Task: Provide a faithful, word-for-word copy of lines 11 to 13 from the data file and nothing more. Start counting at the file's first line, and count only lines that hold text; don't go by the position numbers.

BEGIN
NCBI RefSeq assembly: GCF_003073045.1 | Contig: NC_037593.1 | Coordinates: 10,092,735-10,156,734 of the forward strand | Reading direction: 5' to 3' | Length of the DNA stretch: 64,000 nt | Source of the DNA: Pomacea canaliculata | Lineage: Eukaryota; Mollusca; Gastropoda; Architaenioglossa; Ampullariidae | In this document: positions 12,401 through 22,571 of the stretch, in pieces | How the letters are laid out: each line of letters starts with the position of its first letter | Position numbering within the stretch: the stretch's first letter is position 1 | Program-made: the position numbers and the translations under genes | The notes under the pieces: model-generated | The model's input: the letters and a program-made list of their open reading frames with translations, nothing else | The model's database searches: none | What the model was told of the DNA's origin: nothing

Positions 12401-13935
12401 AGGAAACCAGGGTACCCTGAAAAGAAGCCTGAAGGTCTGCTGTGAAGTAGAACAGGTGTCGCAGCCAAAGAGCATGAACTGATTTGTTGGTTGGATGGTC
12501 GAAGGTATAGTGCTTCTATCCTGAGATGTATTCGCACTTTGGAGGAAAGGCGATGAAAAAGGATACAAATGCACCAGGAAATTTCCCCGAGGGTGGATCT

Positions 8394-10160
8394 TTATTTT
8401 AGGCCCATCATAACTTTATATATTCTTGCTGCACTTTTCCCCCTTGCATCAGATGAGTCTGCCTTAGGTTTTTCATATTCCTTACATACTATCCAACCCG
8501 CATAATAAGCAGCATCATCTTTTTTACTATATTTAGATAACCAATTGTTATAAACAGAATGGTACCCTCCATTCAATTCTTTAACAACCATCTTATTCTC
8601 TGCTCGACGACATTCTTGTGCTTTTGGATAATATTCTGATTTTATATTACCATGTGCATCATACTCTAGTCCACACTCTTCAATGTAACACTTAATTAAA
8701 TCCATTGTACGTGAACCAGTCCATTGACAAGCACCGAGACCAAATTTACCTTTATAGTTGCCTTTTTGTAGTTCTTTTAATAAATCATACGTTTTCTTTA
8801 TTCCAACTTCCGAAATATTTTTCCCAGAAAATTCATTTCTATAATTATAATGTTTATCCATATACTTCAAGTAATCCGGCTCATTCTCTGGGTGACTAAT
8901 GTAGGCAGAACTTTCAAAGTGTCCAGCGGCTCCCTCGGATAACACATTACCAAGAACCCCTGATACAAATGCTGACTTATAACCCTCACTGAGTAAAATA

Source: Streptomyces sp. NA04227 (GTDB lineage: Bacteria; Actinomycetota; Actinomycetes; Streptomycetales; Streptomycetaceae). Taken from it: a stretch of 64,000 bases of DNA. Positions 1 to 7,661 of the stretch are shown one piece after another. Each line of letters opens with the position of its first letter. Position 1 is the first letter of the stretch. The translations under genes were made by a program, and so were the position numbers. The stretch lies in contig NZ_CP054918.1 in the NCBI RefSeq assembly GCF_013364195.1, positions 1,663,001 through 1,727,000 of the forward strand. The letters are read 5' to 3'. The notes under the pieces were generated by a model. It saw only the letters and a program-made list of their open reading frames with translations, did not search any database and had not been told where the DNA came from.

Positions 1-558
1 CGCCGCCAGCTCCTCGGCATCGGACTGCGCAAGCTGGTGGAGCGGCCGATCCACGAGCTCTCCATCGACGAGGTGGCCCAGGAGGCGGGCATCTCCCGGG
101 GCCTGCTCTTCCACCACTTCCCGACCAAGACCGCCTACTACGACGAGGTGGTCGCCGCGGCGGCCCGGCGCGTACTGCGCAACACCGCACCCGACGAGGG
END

8801 TTCCAACTTCCGAAATATTTTTCCCAGAAAATTCATTTCTATAATTATAATGTTTATCCATATACTTCAAGTAATCCGGCTCATTCTCTGGGTGACTAAT
8901 GTAGGCAGAACTTTCAAAGTGTCCAGCGGCTCCCTCGGATAACACATTACCAAGAACCCCTGATACAAATGCTGACTTATAACCCTCACTGAGTAAAATA

Source: Streptomyces sp. NA04227 (GTDB lineage: Bacteria; Actinomycetota; Actinomycetes; Streptomycetales; Streptomycetaceae). Taken from it: a stretch of 64,000 bases of DNA. Positions 1 to 7,661 of the stretch are shown one piece after another. Each line of letters opens with the position of its first letter. Position 1 is the first letter of the stretch. The translations under genes were made by a program, and so were the position numbers. The stretch lies in contig NZ_CP054918.1 in the NCBI RefSeq assembly GCF_013364195.1, positions 1,663,001 through 1,727,000 of the forward strand. The letters are read 5' to 3'. The notes under the pieces were generated by a model. It saw only the letters and a program-made list of their open reading frames with translations, did not search any database and had not been told where the DNA came from.